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Virtual Mail Server

Posted on 1998-09-10
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Last Modified: 2013-12-23
Hi folks. Looking to set up a UNIX virtualized mail server. One IP
multihosting domains with POP3 and SMTP access. Would have to use an
alternative authentication database other than the normal UNIX entries
(NIS, /etc/passwd, etc.). Basically, looking for as much information as
possible; code patches would be nice to review-- what ingredients you
mixed (ie, eric's sendmail, cucipop, and procmail, or whatever) would
still be appreciated a lot. Basically, if you've done this or know who
has, this would help me a lot from re-inventing the wheel here.

Thanks!
--Nathan.

--
____________________________________________________________________
Nathan Clemons
Assistant Network Engineer, New England Division
WinStar iCi
The New Phone Company

____________________________________________________________________
nathan@ici.net  www.ici.net  (v)508-594-1100  (f) 508-261-0430
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Question by:stormerider
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7 Comments
 

Expert Comment

by:bknowles
ID: 1582330
For starters, see <http://www.sendmail.org/virtual-hosting.html>.


You might also be able to hire a consultant from Sendmail, Inc. to help you with this.  See <http://www.sendmail.com/> or send e-mail to "info@sendmail.com".

Alternatively, post another note here (which I'll be notified of) that you want me to contact you directly by email, and I'll do so.
0
 
LVL 1

Author Comment

by:stormerider
ID: 1582331
Nope. This isn't enough. The user must not have to be in the /etc/passwd or the NIS maps on the server. You should also be able to have usera@domain1.com and usera@domain2.com without having to remap usernames to avoid the problems of the same name. And consulting isn't an option, either, that's what they pay me for. =) Just trying to find more information or see if someone has already implemented this. I need independant authentication of usernames, some password file per domain storing information with a separate spool directory per domain avoiding username overlaps. This also allows us to quota the domains as a whole and not individual users. Make sense?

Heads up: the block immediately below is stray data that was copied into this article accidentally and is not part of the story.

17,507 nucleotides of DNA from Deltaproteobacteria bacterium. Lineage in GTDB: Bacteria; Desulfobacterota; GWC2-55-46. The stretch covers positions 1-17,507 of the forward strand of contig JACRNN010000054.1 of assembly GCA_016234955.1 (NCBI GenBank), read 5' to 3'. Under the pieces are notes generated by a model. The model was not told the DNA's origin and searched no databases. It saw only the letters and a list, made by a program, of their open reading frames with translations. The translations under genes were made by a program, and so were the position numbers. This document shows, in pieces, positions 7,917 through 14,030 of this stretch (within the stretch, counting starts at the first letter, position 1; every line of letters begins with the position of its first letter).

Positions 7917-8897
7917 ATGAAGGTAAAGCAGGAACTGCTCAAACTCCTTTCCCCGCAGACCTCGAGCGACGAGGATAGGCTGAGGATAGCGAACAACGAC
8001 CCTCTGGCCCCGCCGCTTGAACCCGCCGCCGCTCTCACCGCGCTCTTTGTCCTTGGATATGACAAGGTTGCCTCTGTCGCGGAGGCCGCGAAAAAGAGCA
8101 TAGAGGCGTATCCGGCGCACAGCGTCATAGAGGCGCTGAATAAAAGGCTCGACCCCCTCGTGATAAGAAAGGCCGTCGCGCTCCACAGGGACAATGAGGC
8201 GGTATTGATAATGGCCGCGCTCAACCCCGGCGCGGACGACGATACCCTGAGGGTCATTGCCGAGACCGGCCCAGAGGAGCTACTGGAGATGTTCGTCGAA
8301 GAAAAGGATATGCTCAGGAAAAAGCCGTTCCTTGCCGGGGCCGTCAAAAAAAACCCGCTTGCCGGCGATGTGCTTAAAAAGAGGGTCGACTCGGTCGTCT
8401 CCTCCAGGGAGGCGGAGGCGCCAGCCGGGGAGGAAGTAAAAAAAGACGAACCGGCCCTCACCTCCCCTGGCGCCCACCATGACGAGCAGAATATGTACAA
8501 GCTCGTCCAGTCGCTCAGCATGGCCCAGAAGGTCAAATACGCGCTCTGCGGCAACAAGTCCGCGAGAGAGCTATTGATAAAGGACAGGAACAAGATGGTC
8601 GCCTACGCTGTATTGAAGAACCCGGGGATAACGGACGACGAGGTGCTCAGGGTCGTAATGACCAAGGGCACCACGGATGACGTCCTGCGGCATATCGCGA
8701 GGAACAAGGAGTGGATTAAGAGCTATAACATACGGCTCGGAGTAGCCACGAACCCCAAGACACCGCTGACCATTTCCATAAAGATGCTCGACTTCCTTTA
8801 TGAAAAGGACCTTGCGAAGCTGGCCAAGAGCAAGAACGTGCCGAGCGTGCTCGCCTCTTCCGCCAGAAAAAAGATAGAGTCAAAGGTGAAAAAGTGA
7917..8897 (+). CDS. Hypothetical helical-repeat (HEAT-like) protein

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Expert Comment

by:bknowles
ID: 1582332
See my email message.
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LVL 1

Author Comment

by:stormerider
ID: 1582333
Nope. This isn't enough. The user must not have to be in the /etc/passwd or the NIS maps on the server. You should also be able to have usera@domain1.com and usera@domain2.com without having to remap usernames to avoid the problems of the same name. And consulting isn't an option, either, that's what they pay me for. =) Just trying to find more information or see if someone has already implemented this. I need independant authentication of usernames, some password file per domain storing information with a separate spool directory per domain avoiding username overlaps. This also allows us to quota the domains as a whole and not individual users. Make sense?
0
 

Accepted Solution

by:
bknowles earned 250 total points
ID: 1582334
Look, I've done this sort of thing at GNN (Global Network Navigator, a joint venture between O'Reilly & Assoc. and America Online, back before AOL killed it), and I've consulted with some of the world's largest "freemail" service providers on solving precisely this problem, amongst others.

If you won't believe me, or can't accept the answers I gave you by email, then so be it -- go ahead and reinvent the wheel, please.  I'm sure everyone in the industry would benefit by the application of your omniscience on this subject.
0
 
LVL 1

Author Comment

by:stormerider
ID: 1582335
For some reason this system duplicated my rejection on the "For Starters" (*blinks at Expert's CGI system*). Thanks for the email, I dropped a reply. I think that when I hit reload to check if someone had updated this page, it probably reposted what I'd done last time. They might want to look into that... =)
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Expert Comment

by:bknowles
ID: 1582336
Ahh, okay.  I was really beginning to wonder about that.


Anyway, sorry if I came off rude.  It's been one of those days, and you were unfortunate enough to catch that.
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